Laws have maintained the order and stability of society from old days of ancient civilization to today’s contemporary society. As law-abiding citizens, we allow the laws to be enforced through punishments and consequences; however, when these laws threaten ethical values and justice, they are challenged in a non-violent method known as “civil disobedience.” In Sophocles’ Antigone, Antigone challenged the political authority of Creon in a defiant act that related the struggles between her duty as a citizen of Thebes and her loyalty to her family. In “Letter from a Birmingham Jail,” written by Martin Luther King, Jr., King protests racial injustices and systemic racism throughout the South and laments the need for civil disobedience to be used
Antigone being the one to fight for her beliefs and obeying the god's laws attempts the burial of Polyneices and goes against Creon’s law to prove to him that he’s in over his head that he has too much pride in himself, in lines 15-35 Antigone claims that she is going to go
Worse, the body of a traitor is left to rot above ground as food for scavengers. Creon’s law conflicts with Antigone’s loyalty to the gods. She believes the laws of the gods respect the dead and require a proper burial. She does not hesitate to ignore the law of the state and fulfill the laws of the gods. When she turns to her sister, Ismene, to bury their brother, Polyneices, Ismene’s fear consumes her.
Antigone believes she should have the right of her brother’s burial. Creon states, “No one shall burry him, no one mourn for him” (Sophocles 2) illustrating that Polyneicis is irrelevant in the city of Thebes. The law in Greek society is a female should not have power or freedom over any circumstance. Antigone demands rights over her brother and will not accept
Antigone uses both logical and emotional appeals to persuade her sister Ismene that their brother Polyneices should be honored and have a proper burial. During an argument between Antigone and Ismene, Ismene believes that the law should be obeyed therefore she will not help Antigone. Antigone states, “Polyneices, who fought as bravely and died as miserably…no one shall bury him, no one mourn for him… his body must lie in the fields (Sophocles et al.190).” Antigone is trying to communicate to Ismene through the use of an emotional and logical appeal by explaining that he was, left to be decomposed by the birds. In the Greek culture, having a burial is a civic and religious duty which is necessary to proceed to the afterlife unaffected.
Antigone wants a proper burial for her deceased brother, Polyneices, but is prohibited to bury him due to a new decree established by her uncle, also known as King Creon. The late king Oedipus, who was Antigone's father, also had another son, named Eurydice. Antigone, being the defining and strong woman she is, does not care and possesses an indifferent attitude towards rules that go against what she believes is fair and just, in which burying her brother is no exception. With an indifferent attitude, she zealously accepted the punishment to be hers as she confessed to entombing Polyneices, and stated that Creon's edict had no effect on her to follow, since the "unwritten immortal laws of the gods" were the only significant ones to her. The streak of defiance in Antigone can be interpereted as both a blessing and a curse to her character's being, hence, without it, she would not have buried Polyneices.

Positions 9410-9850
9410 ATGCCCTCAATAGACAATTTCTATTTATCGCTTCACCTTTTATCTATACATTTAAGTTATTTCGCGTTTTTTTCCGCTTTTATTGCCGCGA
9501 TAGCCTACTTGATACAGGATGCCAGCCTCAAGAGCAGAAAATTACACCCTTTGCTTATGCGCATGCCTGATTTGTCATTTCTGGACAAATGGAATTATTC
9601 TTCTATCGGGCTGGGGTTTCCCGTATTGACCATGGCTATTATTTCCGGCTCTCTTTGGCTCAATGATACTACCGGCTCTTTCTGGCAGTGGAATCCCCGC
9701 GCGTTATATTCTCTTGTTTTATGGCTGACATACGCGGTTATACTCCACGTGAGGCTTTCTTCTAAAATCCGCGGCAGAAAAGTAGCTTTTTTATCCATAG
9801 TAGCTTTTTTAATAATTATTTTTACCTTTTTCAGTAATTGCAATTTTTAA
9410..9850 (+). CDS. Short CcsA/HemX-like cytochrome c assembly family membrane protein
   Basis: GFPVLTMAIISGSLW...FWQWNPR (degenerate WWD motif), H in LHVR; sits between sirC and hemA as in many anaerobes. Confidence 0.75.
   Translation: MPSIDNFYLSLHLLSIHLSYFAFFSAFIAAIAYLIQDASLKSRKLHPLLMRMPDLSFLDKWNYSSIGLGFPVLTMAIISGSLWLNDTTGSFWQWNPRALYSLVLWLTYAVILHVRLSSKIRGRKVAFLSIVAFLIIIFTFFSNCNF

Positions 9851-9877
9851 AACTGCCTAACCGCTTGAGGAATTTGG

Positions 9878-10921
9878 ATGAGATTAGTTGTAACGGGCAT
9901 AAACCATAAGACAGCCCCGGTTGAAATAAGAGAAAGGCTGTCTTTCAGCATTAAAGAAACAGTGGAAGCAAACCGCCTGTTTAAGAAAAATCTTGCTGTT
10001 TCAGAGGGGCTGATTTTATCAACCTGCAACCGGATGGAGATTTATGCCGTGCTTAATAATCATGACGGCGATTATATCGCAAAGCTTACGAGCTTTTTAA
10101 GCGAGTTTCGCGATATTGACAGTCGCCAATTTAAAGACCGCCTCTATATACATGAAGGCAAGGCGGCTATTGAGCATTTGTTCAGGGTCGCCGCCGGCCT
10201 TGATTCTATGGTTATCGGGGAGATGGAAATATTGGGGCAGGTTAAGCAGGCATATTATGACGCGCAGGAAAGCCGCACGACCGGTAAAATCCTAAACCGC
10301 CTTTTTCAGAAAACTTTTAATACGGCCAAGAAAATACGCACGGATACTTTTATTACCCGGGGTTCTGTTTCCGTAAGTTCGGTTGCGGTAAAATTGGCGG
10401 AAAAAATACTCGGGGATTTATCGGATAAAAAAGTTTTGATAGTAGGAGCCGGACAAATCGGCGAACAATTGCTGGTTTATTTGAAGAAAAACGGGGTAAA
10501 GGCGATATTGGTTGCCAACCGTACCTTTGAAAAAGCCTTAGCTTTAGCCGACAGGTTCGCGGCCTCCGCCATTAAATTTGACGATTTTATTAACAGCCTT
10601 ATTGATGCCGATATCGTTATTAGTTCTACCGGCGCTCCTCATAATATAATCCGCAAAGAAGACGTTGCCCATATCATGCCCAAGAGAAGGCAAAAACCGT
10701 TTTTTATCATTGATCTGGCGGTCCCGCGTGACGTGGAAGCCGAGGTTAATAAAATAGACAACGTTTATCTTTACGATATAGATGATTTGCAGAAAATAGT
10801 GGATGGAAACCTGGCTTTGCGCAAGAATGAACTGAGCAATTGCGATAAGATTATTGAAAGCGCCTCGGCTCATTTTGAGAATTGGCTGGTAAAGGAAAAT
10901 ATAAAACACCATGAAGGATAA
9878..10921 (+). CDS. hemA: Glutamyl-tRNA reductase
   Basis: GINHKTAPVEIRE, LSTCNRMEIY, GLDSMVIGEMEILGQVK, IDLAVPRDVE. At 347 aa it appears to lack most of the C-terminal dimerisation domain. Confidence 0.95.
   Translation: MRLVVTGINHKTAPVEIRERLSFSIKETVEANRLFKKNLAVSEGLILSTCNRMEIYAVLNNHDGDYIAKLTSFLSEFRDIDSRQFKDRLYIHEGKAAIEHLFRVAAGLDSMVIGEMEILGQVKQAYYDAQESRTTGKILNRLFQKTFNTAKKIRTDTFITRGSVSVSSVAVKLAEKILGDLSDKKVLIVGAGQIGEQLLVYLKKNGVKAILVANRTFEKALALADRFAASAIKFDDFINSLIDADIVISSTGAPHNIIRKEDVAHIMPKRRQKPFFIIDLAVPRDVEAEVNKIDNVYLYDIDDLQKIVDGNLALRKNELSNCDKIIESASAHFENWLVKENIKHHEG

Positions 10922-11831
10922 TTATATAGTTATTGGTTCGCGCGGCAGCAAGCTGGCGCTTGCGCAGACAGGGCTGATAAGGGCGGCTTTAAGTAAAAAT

As Antigone said when Creon asked her if she has heard of his edict, “It was public. Could I help hearing it?” (708). This tells us that Antigone knew that what she was doing was illegal and yet she still chose to bury Polyneices no matter the consequences for her. On the other hand, you could say that even though Antigone knew what she was doing was wrong, she did it because she knew that it was the right thing to do.
The ritual of burying a family member was important to ancient greek culture. The gods from the greek religion are the ones who said that the burial must happen or else the deceased would be stuck halfway to the underworld. Antigone’s family history had not been the best up until the point of her brothers’ deaths. In the book it was stated that Antigone felt very strongly about burying her brother no matter what Creon said. In the text after the play it is written by senior editor Paul Moliken that “When Creon Forbids the burial of Polyneices, he is denying Antigone the opportunity to perform one of the most significant duties that Greek society allowed for women.
She was outraged when she found out that her brother Polyneices was going to be left to rot and be eaten by animals, because he was a traitor to the city. Antigone believed that her brother deserved a proper burial even though he tried going against the city unlike her other brother Eteocles. She asks Ismene (her sister) to join her in this act of rebellion but Ismene does not want to get in trouble for going against her kings orders so Antigone does it on her own. Creon feels disrespected and punishes Antigone for not following his rules. He seals Antigone while she is alive, inside a tomb.